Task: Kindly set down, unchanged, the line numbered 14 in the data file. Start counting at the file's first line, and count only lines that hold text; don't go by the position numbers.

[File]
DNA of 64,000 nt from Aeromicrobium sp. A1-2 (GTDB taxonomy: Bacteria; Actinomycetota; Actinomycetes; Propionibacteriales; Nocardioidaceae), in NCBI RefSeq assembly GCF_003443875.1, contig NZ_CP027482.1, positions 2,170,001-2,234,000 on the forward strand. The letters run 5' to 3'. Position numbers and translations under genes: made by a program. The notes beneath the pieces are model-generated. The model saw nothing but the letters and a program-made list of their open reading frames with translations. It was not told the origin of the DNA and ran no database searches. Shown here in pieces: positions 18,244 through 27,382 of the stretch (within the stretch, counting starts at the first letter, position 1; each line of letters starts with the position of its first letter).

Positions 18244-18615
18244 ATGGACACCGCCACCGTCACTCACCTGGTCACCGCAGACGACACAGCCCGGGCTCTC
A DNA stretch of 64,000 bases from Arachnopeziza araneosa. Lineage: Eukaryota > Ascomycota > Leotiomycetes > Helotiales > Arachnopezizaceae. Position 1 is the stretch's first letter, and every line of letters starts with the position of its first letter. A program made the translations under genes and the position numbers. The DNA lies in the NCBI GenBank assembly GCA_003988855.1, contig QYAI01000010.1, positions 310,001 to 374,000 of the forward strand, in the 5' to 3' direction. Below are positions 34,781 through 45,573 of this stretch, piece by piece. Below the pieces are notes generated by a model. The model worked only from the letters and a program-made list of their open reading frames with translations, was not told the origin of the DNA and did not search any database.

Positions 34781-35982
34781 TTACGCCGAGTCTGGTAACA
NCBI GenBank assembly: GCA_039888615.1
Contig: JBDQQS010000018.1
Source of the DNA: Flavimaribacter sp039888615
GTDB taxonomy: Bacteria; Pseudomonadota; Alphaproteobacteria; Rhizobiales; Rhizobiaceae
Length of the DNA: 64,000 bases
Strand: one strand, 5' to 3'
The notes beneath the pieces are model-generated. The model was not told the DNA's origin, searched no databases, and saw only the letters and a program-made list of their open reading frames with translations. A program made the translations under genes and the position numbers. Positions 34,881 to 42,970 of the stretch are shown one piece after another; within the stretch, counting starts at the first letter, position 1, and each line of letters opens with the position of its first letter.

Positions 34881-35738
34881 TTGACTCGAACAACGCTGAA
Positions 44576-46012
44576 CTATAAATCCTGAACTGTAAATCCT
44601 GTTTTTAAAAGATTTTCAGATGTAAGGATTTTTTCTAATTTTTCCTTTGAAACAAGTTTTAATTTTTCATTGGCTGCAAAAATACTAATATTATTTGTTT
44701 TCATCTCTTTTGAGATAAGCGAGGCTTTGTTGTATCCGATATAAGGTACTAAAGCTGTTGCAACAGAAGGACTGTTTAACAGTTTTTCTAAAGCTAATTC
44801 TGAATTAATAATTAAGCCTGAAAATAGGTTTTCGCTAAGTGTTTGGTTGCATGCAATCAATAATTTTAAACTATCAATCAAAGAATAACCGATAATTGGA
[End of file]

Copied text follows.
Positions 34881-35738